Monday, February 25, 2013

News: Original BATTLESTAR GALACTICA (1978) Coming to Blu-ray Soon?

Maybe. I've read reports in a couple of places now that folks who bought the new Battlestar Galactica: Blood & Chrome miniseries on Blu-ray found an insert inside the case that promised "The Original Movie That Launched A Phenomenon" and "Own it on Blu-ray High-Def!"

Star Kid Jerome Wybon posted a photo of that insert on the Space: 1970 Facebook page. I haven't found a listing for it on Amazon yet, nor any official online announcements. If - or when - I get more information, I'll update this post. If anyone finds anything, please pass it along.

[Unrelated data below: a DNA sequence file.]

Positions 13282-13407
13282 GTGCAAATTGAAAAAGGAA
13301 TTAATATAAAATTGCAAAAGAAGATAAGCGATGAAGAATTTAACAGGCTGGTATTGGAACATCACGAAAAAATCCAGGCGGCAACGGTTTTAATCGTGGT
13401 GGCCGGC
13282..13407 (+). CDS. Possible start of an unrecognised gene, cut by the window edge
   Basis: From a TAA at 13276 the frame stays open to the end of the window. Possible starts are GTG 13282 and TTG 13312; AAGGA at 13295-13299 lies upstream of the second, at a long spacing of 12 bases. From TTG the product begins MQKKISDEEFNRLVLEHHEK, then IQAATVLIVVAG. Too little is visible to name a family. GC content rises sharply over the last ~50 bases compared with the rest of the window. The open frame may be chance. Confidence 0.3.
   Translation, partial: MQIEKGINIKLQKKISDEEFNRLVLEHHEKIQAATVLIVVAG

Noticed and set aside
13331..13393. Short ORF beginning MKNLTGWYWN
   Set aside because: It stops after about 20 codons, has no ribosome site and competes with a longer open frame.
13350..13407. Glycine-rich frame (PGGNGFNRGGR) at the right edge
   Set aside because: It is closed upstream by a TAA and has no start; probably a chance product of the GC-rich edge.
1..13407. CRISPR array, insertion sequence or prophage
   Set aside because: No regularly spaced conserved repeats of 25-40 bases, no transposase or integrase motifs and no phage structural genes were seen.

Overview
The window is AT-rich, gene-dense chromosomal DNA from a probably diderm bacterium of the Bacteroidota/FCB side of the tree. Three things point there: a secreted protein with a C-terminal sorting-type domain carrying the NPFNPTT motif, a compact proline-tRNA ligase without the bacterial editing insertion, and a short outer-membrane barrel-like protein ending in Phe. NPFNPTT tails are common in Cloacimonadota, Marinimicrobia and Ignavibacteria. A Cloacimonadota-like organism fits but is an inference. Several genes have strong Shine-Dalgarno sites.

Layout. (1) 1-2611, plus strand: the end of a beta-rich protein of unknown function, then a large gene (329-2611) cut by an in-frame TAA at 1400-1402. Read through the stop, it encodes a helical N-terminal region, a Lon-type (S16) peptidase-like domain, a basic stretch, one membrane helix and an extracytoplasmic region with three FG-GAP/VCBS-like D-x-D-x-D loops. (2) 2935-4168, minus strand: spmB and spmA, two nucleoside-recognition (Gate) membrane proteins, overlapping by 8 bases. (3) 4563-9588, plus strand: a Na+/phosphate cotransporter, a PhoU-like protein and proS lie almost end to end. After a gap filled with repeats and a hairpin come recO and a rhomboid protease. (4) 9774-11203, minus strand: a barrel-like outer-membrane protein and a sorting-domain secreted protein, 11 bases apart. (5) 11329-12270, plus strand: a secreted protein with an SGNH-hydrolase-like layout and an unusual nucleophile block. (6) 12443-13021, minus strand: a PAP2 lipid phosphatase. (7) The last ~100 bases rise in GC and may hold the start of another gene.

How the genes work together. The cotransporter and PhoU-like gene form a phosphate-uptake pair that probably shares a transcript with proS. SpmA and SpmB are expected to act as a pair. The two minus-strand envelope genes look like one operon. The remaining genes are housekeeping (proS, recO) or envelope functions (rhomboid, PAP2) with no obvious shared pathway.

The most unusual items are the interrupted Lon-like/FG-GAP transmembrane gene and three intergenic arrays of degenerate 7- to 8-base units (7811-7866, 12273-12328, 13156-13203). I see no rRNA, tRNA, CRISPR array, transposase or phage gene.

Hopefully, this is true, and Universal will have put at least a little effort into cleaning up the source material and remastering it for HD, although based on the studio's track record, I'm not going to bet on anything. Still, I've said several times that I'd love to have this on Blu-ray, and I'm thrilled by the possibility. Hell, the standalone DVD I own of the Battlestar Galactica pilot isn't even anamorphic, so I'll be buying any new Blu-ray edition without hesitation. Stay tuned.


  1. Chris, it sounds like great news, but as I mused a few months ago, I doubt the effects will look all that impressive.